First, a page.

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There were kids everywhere at Saturday’s Odyssey of the Mind Colorado State Tournament at Fort Lupton High School, along with pieces of cardboard, sections of plastic pipe, sheets of plastic …
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There were kids everywhere at Saturday’s Odyssey of the Mind Colorado State Tournament at Fort Lupton High School, along with pieces of cardboard, sections of plastic pipe, sheets of plastic and rolls of duct tape.
Prop-toting parents trailed behind the young inventors, having parked in the high school circle to unload vans of scenery and sound equipment and boxes overflowing with costumes.
All of the bare necessities for imaginative creating.
Odyssey of the Mind, a 25-year-old program first envisioned by an industrial design college professor, presents different long-term problems each year with rules and limitations to be followed by teams of students who spend months devising clever solutions. There are five general categories of problems. But one rule reigns supreme—everything must be done by students using their own – not their parents’ – imaginations.
Imagination ruled most of the day at the school. The gym became a nature trail, with 15 teams of campers traveling through obstacles of all sorts in their human powered vehicles. Above the gym, in the multi-purpose room, strange and interesting aircraft attempted to fly.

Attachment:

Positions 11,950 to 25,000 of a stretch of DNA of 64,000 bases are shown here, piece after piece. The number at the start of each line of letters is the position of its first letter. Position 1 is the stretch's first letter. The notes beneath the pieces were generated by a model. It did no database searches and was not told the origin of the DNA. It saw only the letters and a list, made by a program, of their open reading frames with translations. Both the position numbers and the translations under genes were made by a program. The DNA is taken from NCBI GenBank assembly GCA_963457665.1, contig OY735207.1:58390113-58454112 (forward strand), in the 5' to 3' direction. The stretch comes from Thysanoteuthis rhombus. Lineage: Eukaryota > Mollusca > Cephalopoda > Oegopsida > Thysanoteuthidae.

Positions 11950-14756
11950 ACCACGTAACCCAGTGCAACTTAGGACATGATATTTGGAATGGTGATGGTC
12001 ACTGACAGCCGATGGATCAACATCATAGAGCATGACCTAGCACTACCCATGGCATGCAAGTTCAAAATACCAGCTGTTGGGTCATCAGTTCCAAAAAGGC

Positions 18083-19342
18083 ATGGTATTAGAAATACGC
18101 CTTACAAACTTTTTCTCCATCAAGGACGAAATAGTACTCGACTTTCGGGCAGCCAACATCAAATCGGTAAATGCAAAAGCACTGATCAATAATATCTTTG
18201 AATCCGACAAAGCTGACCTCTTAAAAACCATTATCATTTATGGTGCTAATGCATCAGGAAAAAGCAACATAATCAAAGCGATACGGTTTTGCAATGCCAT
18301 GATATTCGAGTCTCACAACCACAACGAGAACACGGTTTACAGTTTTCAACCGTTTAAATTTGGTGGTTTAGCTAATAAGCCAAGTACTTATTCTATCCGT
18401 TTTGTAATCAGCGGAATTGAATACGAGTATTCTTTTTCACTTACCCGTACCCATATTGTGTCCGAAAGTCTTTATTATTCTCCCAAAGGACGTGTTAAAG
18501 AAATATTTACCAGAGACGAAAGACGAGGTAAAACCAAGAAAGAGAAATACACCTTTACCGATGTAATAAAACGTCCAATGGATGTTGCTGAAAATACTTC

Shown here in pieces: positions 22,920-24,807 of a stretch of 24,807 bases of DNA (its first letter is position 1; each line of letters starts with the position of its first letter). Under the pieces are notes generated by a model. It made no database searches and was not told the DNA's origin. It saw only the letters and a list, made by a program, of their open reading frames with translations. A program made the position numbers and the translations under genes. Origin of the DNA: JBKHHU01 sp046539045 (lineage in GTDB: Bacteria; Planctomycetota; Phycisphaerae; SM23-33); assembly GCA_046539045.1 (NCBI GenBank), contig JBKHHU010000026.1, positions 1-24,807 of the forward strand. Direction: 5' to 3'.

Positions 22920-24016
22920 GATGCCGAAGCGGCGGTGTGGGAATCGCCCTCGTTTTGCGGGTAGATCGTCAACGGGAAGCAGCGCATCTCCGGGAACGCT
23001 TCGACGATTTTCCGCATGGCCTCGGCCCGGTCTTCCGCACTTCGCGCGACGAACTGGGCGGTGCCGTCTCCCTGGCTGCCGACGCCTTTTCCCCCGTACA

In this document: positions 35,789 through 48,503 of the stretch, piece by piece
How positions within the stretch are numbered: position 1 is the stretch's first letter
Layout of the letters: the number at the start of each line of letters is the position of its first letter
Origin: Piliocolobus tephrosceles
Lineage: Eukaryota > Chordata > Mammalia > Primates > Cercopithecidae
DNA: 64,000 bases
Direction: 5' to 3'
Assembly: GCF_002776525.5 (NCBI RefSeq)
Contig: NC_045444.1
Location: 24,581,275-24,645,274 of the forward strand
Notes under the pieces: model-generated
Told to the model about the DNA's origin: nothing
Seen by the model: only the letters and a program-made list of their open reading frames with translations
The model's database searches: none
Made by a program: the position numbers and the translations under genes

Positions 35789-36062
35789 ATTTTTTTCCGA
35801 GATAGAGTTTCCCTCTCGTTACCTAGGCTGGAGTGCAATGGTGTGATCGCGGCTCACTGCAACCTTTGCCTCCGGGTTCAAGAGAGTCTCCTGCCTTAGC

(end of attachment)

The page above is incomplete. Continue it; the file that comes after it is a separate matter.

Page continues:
The band room hosted a food court as kids dressed as sea creatures, fruit, vegetables and cans of food attempted to defend themselves as healthy edibles. In the auditorium, students dragged props onto the stage and, clearly enjoying their roles, acted out plays they had written about archeological treasures. Over in the shop room, audiences watched as contestants stacked heavy discs on top of engineered balsa wood columns, waiting for them to break under the force of ever increasing weights.
Odyssey of the Mind’s competition included elementary through high school students from communities around Colorado. Some teams, such as the Nature Trailer’s from Lakewood High School, have been participating in Odyssey contests for most of their school years. Old hands at the process, they spent much of the day before their late afternoon ‘show time’ refining their wheeled entry and stabilizing it with duct tape.
The 82 teams in Saturday’s state finals were the top finishers from regional contests last month. Each team also faced a spontaneous challenge, providing off-the top of the head solutions to verbal and hands-on problems.
Panels of judges award up to 350 points per team, 250 for long term and 100 for the spontaneous problems and the top two in each division advance to the final round. This year, 25 teams from the state contest are eligible to move on to the world finals in May at Michigan State University.
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